5. A meter as claimed in claim 4, wherein the second diaphragm is subjected to a biasing force applied in a direction toward said valve head.
6. A meter as claimed in claim 5, wherein said first and fourth chambers are connected via a conduit path for normal operation and said biasing force is adjusted such that a balance of forces is effected as follows:
- where F.sub.v is inlet pressure acting upon a face of said valve head,
- F.sub.d1c is outlet pressure acting upon a surface of the first diaphragm facing said valve head,
- F.sub.d2c is outlet pressure acting upon a surface of said second diaphragm facing said valve head,
- F.sub.s is the biasing force acting upon said second diaphragm in a direction opposite to force F.sub.d2c,
- F.sub.d10 is inlet pressure acting on said first diaphragm in a direction opposite to force F.sub.d1c, and
- F.sub.d20 is atmospheric pressure acting on said second diaphragm in a direction opposite to force F.sub.d1c.
7. A meter as claimed in claim 6, wherein flow of gas through the conduit path is controlled by a control valve operated by a solenoid, said valve when in a first position causes said first and fourth chambers to be connected, and in a second position causes said third and fourth chambers to be connected, thereby allowing the inlet pressure to act upon said second diaphragm causing said valve means in said inlet means to shut off the gas supply.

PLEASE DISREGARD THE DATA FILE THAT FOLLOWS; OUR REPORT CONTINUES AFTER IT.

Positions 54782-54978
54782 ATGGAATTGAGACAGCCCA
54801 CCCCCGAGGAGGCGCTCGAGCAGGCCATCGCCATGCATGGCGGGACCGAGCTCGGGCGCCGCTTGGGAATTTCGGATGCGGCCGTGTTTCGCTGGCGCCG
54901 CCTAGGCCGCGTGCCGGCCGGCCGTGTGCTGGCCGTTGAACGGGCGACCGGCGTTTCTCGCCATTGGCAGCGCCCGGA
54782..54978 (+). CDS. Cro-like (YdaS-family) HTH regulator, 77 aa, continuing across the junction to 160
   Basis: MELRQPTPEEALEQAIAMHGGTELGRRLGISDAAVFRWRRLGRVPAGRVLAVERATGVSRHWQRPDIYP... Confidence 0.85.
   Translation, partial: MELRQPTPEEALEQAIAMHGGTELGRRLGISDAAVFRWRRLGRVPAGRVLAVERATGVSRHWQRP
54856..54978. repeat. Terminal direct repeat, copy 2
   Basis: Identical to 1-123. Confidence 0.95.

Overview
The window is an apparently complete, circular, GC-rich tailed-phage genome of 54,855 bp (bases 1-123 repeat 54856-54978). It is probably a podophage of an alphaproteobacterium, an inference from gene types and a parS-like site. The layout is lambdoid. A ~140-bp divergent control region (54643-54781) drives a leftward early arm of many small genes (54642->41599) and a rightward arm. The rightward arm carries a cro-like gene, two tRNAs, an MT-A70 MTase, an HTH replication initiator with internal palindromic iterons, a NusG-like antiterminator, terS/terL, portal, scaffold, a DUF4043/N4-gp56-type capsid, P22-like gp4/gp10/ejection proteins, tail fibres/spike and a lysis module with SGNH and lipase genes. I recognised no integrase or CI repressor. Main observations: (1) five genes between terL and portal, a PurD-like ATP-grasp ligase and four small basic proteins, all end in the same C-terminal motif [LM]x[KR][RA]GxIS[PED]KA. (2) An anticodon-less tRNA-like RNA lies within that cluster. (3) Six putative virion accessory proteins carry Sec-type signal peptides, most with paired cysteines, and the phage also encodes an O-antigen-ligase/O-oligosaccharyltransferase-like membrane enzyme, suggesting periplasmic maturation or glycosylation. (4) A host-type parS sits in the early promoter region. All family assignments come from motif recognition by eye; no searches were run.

8. A meter as claimed in claim 6, wherein the balance of forces is such that if the inlet pressure exceeds a predetermined limit the valve means in said inlet means will operate to shut off the gas supply.
9. A meter as claimed in claim 7, wherein the balance of forces is such that if the inlet pressure exceeds a predetermined limit the valve means in said inlet means will operate to shut off the gas supply.
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|3392749||July 1968||Gneiding et al.|
|3989060||November 2, 1976||Hughes|
|4016905||April 12, 1977||Marlatt, Sr.|
|4682756||July 28, 1987||Hartwit et al.|
|4961441||October 9, 1990||Salter|
|5109692||May 5, 1992||Fitzgerald|
Filed: Jan 2, 1997
Date of Patent: May 5, 1998
Assignee: Siemens Measurements Limited (Oldham)
Inventor: Stephen Leslie Foster (Mellor)
Primary Examiner: Denise L. Ferensic
Assistant Examiner: Joanne Y. Kim
Law Firm: Evenson, McKeown, Edwards & Lenahan, PLLC
Application Number: 8/778,193
International Classification: F16K 3112;